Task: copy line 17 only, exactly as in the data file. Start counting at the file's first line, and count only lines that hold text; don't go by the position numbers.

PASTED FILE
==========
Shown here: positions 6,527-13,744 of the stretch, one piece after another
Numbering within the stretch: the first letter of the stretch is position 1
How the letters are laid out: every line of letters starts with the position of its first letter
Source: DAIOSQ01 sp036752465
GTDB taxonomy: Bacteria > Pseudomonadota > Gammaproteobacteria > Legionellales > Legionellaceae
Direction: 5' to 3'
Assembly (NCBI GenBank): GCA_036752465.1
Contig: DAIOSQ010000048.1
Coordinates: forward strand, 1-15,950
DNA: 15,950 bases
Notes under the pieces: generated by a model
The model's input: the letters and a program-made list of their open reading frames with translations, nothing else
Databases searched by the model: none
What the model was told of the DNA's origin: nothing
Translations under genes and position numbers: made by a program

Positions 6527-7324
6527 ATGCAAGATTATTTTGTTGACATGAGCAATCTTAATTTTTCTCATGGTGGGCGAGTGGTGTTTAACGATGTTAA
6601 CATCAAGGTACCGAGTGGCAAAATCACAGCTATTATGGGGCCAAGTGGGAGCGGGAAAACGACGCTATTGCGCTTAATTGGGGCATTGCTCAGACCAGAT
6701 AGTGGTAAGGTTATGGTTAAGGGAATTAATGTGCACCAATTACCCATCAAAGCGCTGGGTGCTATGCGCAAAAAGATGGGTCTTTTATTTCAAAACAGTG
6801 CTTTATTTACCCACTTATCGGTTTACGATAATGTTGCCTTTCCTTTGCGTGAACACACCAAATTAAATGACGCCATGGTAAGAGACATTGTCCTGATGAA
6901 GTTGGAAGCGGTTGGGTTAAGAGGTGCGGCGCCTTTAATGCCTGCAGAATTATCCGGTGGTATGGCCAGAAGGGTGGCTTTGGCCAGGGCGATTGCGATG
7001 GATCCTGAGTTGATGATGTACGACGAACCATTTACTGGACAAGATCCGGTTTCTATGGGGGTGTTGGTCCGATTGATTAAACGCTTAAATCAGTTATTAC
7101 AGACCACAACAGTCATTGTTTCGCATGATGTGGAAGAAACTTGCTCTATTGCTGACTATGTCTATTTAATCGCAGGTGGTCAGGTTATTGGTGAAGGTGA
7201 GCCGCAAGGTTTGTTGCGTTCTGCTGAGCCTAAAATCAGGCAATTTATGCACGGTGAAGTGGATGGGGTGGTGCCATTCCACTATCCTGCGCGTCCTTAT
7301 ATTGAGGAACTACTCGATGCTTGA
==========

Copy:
6527 ATGCAAGATTATTTTGTTGACATGAGCAATCTTAATTTTTCTCATGGTGGGCGAGTGGTGTTTAACGATGTTAA